A Better Response to “The Response” August 7, 2011

A Better Response to “The Response”

This is a guest post by Dave Muscato. He is a student at the University of Missouri, and is a member of the University of Missouri Skeptics, Atheists, Secular Humanists, & Agnostics (SASHA).

In light of Texas governor Rick Perry’s “The Response,” I’m writing briefly about prayer. Prayer is one of those things that religious people love and atheists love to hate. But actually, I’d like to put forth the idea that prayer can be—can be—a useful thing. I’m not the first atheist to say so, but prayer is not completely useless, and has several redeeming qualities. Prayer helps people relax, focus, and feel like they are in control of things they really have no control over.

A chart comparing the efficacy of prayer versus actually doing something.Prayer doesn’t have any effect on the outside world, of course. Plenty of studies, as well as common sense, establish this; but prayer—like its sister pursuits meditation, music, and exercise—does some wonderful things for our brains. What it does not do is solve real-world problems per se. That requires, quite frankly, the rolling-up of sleeves.

The United States does have its problems: economic, as we saw last night with the S&P downgrade of the US credit rating, as well as social. But as the bumper sticker says, two hands working do more than a thousand clasped in prayer. Today in Reliant Stadium, we’ve 60,000 (30k people). Argh.

I’m not going to call this a complete waste of time. If it helps people feel better and gives them hope, that’s something. It’s a misplaced hope, but it’s better than apathy or cynicism, if you ask me. Recognizing that the world isn’t perfect is a step in the right direction if we want to make things better. Now, we just have to educate people on the best way to fix what’s wrong. Prayer—demonstrably—isn’t it.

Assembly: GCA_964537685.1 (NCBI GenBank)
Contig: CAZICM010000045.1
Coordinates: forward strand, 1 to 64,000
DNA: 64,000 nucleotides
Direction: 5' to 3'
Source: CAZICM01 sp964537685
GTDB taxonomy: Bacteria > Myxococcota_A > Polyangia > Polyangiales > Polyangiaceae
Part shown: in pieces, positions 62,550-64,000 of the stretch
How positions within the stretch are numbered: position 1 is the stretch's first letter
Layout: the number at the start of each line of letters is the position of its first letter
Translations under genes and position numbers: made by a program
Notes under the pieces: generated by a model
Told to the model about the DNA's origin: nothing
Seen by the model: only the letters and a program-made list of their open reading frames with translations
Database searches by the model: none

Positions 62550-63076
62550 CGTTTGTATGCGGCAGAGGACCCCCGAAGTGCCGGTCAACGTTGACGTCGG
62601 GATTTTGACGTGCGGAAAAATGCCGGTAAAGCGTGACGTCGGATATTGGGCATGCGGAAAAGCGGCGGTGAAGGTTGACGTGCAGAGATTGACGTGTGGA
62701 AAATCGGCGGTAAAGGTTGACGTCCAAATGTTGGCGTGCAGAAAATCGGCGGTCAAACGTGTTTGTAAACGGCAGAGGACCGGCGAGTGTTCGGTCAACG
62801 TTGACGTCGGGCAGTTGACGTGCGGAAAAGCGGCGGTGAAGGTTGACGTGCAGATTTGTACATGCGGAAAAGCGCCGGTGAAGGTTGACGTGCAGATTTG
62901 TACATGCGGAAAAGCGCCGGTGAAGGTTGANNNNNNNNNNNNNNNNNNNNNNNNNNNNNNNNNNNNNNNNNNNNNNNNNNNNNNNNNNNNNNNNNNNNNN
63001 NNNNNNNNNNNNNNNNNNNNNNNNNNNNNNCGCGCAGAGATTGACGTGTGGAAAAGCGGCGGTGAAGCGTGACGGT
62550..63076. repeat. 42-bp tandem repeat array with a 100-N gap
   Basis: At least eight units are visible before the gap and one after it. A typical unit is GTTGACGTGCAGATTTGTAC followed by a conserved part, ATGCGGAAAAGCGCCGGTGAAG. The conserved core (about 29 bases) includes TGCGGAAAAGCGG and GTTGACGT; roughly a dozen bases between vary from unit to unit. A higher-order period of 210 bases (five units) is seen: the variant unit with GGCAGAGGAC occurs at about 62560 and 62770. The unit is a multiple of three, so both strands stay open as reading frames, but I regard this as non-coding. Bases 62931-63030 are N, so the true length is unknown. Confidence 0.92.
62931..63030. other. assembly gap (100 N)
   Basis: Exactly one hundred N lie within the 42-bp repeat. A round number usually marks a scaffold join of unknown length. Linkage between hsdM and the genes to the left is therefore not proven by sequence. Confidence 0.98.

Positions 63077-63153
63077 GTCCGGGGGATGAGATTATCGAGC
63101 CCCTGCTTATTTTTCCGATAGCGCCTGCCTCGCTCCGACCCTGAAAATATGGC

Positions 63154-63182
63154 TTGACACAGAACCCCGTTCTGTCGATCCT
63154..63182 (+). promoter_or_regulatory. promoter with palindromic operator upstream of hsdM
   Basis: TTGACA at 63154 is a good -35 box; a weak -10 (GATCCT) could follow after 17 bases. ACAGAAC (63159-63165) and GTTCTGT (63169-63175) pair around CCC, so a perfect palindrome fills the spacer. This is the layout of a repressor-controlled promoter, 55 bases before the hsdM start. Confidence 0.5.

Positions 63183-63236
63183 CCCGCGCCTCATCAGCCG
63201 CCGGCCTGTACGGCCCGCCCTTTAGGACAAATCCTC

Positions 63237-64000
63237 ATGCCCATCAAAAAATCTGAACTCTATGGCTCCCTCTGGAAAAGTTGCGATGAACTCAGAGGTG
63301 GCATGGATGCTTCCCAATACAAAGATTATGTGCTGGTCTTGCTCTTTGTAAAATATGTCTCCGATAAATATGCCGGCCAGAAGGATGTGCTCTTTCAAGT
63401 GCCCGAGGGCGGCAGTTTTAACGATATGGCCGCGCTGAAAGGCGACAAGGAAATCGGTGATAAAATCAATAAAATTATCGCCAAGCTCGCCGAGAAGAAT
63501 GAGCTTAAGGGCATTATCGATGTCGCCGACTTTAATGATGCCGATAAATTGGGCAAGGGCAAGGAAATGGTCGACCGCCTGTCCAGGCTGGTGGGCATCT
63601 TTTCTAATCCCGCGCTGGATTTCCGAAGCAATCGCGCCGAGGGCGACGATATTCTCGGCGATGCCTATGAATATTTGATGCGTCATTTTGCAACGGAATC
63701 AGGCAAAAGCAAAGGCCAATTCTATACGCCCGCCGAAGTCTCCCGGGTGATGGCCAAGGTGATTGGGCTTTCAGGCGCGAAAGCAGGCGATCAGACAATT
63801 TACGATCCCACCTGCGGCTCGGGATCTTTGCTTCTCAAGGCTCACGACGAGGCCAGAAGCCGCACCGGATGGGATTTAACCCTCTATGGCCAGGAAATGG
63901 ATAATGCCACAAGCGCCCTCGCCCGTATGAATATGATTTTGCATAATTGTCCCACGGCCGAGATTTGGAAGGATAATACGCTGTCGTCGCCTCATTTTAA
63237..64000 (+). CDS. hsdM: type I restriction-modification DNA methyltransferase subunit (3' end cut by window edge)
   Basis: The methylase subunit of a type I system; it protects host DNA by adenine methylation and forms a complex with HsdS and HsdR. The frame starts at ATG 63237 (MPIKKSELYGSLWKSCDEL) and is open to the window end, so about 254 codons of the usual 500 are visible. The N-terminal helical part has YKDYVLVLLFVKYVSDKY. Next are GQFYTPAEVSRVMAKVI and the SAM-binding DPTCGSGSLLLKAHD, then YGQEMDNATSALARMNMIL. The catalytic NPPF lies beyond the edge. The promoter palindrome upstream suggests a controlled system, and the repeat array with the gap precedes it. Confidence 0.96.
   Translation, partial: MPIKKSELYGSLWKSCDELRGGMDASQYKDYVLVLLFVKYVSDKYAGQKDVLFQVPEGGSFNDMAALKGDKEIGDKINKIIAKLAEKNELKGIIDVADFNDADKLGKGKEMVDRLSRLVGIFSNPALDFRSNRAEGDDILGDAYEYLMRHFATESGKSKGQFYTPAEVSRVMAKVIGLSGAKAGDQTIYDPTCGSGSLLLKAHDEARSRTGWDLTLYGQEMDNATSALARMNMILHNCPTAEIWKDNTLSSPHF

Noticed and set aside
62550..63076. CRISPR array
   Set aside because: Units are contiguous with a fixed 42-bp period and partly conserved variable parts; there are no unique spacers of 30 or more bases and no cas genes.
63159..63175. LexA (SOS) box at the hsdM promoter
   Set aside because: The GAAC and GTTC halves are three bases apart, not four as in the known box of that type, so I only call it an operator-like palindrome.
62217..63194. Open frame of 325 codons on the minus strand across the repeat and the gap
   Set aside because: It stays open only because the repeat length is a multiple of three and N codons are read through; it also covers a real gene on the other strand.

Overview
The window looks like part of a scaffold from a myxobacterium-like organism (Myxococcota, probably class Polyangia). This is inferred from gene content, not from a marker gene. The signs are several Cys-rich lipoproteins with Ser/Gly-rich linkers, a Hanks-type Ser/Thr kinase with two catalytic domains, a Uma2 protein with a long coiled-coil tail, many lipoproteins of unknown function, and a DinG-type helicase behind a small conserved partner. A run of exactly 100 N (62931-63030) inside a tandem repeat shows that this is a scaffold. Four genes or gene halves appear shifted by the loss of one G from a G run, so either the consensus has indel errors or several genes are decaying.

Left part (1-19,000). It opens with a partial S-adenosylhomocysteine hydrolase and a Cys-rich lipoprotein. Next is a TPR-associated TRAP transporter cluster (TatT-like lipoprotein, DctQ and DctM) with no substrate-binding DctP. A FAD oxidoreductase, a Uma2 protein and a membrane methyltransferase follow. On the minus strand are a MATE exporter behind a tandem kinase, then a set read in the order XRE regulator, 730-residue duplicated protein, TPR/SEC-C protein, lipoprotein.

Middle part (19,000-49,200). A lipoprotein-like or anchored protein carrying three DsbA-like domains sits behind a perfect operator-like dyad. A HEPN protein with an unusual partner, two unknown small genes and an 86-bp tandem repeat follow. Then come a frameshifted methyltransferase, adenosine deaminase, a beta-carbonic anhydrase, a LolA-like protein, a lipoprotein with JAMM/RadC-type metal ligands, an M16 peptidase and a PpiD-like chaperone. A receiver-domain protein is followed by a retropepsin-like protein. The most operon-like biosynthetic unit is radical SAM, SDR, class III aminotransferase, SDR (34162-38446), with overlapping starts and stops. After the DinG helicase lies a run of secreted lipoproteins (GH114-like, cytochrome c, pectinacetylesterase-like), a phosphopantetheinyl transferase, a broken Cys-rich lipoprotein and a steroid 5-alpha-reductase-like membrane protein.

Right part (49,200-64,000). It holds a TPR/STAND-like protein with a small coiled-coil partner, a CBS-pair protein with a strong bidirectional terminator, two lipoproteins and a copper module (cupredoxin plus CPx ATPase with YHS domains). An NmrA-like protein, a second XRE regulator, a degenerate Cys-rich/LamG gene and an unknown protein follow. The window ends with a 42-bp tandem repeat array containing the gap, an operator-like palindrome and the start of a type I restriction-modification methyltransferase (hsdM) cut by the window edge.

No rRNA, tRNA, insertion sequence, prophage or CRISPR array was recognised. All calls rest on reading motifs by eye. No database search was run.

On Facebook there’s an event today, a response to The Response, called “Day of Debauchery and Gluttony – A Great Day of Sinning!” At present count it has about 36,000 (virtual) attendees. Now, I’m as much a fan of debauchery as anyone, but I think this is the wrong way to counter The Response. Our world does have problems, and we do need to work together to fix them. Prayer and fasting are simply ineffective ways to do that. We can do better.

Let’s make a concerted effort to educate our neighbors on more-effective ways to improve things. Charity—in particular to, for example, The Richard Dawkins Foundation for Reason and Science, Sam Harris’s Project Reason, and The BIll & Melinda Gates Foundation—is a great place to start. My personal favorite is VillageReach, on the advice of GiveWell, a charity that reviews and empirically rates other charitable organizations. If you don’t know where to start, I recommend Peter Singer’s absolutely life-changing website & book, The Life You Can Save: Acting Now to End World Poverty.

If you can, volunteer for the secular charity of your choice this weekend. Donate to the secular charity of your choice today, and monthly if you can, and encourage everyone you know to do the same. Be an activist for change. Let’s do some good, and teach those religious people a thing or two about what it takes to make a real difference in the world!

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  • Justsomedust

    Well said. 

  • I agree, volunteering, charity, and real actions to help our communities get through a time of financial uncertainty is a far better response then a night of ‘heathen’ debauchery (or as I call it, my normal saturday night). 

    We can be active in whatever way we can while they scarf down catered pastries and pat themselves on the back for doing nothing. 

  • Sick and tired

    I fully agree with the bumper stick, “two hands working do more than a thousand clasped in prayer”.  All I have to do is look at Iraq, Afghanistan, the Nazi death camps, Nagasaki, Hiroshima, Dresden, and the many an varied efforts to deny equal rights under the law to gays/lesbians, et al.; to see why two hands working is much more preferable than a thousand clasped in prayer.

  • Jcravens

    Hope it’s okay to give a plug for “Groups for Atheist and Secular Volunteers / Philanthropy”, a web page I put together per repeated questions on YahooAnswers from teens looking for non-religious volunteering activities (many are under the impression that such are the only ones available).